U.S. airline capacity is increasing in July by 55% from May lows, while daily COVID-19 infection rate has increased 130%.
Travel sentiment model shows first signs of a slowing recovery, suggesting a plateau in daily passengers near 50% of 2019 numbers.
Increasing capacity on path to collide with a slowing recovery, requiring airlines speculating with large schedule additions to consider cancellations or increased cash burn.
The first signs of a slowing recovery in air traffic are beginning to show in the United States just as airlines make their largest capacity increases. Even as screened passenger numbers from the Transportation Security Administration continue their upward trajectory, so do new cases of COVID-19 in states not first hit by the virus. With that growing uncertainty, the spread is showing its first indications of a slowing recovery in the months ahead.
Since the summer schedules were published, average daily new infections have more than doubled in the U.S. This, along with the plateaued sentiment numbers, suggest the airlines could find themselves in an extreme over-capacity situation, likely managed by once again cancelling many flights to conserve cash in the face of further depressed demand.
Yet, the U.S. is not unique in returning capacity in the face of a resurgence in the number of infections. Over 25 countries are seeing an increase in available seats while also seeing a new increase in daily infections. Notably, many countries in Europe, including the once hotspots of Italy and Spain, are increasing air capacity into a continued reduction in daily infections. In fact, aside from Indonesia and Yemen, all countries are planning capacity growth for July.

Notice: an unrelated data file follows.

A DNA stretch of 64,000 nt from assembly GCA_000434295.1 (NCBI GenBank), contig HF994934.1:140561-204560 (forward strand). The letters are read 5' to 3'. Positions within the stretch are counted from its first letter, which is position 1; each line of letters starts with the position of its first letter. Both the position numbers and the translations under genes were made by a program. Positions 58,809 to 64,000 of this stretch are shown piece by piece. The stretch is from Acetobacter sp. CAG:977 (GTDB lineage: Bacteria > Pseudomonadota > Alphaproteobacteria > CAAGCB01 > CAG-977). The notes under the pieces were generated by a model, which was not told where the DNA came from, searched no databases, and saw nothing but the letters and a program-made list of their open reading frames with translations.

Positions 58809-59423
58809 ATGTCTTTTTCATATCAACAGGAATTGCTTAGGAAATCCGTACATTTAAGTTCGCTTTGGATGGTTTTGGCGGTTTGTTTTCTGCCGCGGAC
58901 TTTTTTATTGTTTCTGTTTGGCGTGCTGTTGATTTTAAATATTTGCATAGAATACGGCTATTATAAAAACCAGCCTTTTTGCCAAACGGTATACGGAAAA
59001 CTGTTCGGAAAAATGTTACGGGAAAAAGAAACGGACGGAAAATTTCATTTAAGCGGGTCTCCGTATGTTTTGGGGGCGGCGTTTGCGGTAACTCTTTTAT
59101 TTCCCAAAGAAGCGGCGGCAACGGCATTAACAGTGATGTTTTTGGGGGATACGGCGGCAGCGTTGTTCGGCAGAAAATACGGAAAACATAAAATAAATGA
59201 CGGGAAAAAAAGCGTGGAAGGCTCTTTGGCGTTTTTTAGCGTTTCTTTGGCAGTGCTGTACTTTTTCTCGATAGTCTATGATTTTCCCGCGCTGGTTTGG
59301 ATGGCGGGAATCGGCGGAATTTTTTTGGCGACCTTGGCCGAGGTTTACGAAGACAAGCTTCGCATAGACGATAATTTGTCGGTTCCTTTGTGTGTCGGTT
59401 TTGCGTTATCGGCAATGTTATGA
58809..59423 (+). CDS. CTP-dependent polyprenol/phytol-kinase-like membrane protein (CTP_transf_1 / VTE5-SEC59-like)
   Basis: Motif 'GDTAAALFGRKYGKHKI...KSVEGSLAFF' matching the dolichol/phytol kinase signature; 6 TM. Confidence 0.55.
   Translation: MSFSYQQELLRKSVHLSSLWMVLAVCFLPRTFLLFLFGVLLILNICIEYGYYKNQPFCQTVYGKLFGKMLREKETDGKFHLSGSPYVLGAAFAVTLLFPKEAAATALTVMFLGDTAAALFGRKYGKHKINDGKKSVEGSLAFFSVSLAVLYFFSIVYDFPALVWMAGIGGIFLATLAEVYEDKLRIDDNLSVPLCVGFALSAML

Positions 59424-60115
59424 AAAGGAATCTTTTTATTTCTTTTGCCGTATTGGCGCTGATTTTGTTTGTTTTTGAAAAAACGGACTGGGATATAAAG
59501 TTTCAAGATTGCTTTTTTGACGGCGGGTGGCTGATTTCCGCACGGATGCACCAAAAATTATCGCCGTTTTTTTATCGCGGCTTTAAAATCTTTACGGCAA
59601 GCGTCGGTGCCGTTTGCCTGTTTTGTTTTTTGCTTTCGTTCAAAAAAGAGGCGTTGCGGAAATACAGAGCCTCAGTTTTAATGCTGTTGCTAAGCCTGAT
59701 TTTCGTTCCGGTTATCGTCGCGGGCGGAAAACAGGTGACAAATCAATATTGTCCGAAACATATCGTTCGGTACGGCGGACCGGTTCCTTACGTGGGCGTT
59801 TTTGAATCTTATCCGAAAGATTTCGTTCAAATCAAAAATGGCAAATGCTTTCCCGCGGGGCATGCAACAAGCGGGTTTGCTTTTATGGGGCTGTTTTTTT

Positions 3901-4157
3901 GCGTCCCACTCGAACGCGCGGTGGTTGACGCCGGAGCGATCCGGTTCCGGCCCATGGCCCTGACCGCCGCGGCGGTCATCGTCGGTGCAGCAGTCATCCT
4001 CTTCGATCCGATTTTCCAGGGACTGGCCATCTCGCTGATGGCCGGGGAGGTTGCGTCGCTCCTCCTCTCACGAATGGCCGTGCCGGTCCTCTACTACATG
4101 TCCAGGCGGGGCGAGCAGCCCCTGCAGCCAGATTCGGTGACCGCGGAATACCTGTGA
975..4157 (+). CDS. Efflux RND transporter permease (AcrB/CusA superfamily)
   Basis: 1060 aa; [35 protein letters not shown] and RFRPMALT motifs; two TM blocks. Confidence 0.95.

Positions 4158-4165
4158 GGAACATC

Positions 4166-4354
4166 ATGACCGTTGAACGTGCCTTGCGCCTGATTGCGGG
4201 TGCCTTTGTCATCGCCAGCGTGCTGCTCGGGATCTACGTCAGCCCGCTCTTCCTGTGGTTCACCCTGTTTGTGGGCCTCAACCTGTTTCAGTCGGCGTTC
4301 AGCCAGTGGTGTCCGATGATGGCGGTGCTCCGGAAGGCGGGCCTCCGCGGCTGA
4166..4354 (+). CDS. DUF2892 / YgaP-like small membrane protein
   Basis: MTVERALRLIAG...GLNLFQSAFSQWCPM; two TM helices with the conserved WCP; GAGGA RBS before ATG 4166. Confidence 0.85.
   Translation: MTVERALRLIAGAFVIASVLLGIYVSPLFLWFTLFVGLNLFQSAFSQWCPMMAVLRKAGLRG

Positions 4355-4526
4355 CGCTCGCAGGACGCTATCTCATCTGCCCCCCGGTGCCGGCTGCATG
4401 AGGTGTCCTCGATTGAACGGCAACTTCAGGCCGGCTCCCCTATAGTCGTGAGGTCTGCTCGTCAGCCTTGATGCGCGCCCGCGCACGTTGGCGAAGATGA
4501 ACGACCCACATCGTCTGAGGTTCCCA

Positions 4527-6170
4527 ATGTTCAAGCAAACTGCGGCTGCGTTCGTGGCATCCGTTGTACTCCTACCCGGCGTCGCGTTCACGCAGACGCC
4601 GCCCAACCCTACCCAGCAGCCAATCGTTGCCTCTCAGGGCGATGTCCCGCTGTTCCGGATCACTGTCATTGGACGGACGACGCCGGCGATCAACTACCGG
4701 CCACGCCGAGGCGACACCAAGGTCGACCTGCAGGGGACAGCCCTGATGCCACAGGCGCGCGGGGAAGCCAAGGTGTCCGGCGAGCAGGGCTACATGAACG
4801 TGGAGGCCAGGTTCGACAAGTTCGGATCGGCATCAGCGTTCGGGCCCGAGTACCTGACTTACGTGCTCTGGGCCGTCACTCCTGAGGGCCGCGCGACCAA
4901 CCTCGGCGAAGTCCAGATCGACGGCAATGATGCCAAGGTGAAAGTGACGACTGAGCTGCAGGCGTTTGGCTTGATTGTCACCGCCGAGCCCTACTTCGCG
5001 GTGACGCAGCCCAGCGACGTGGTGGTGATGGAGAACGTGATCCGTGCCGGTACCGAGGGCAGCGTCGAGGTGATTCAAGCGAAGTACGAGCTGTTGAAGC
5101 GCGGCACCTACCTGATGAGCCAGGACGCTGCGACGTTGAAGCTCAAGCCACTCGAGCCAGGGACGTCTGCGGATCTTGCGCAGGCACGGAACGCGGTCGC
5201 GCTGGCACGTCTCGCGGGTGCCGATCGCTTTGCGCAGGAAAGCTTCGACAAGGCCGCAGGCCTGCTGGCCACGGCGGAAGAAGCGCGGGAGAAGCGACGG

Further, while the U.S. continues to struggle with the balance between limiting spread and returning to normal life, a divergence is beginning to emerge between the countries who have largely limited the spread, and those which have not. As infections spread around the world unevenly, almost all countries have planned large capacity increases through July. This could put some scheduled aircraft and flying returns at risk as passengers slow down their travel planning.
Crucially, inside the U.S., the preliminary signs observed through the updated travel sentiment model suggest passenger demand recovery has temporarily stalled, at least for now. Originally outlined in a previous TAC Analysis in late May, the travel sentiment model works to establish trends in internet search and social media activity around travel planning activity. When compared with the drastic drop in traffic during March, the model suggests a strong correlation with travel planning and future demand.
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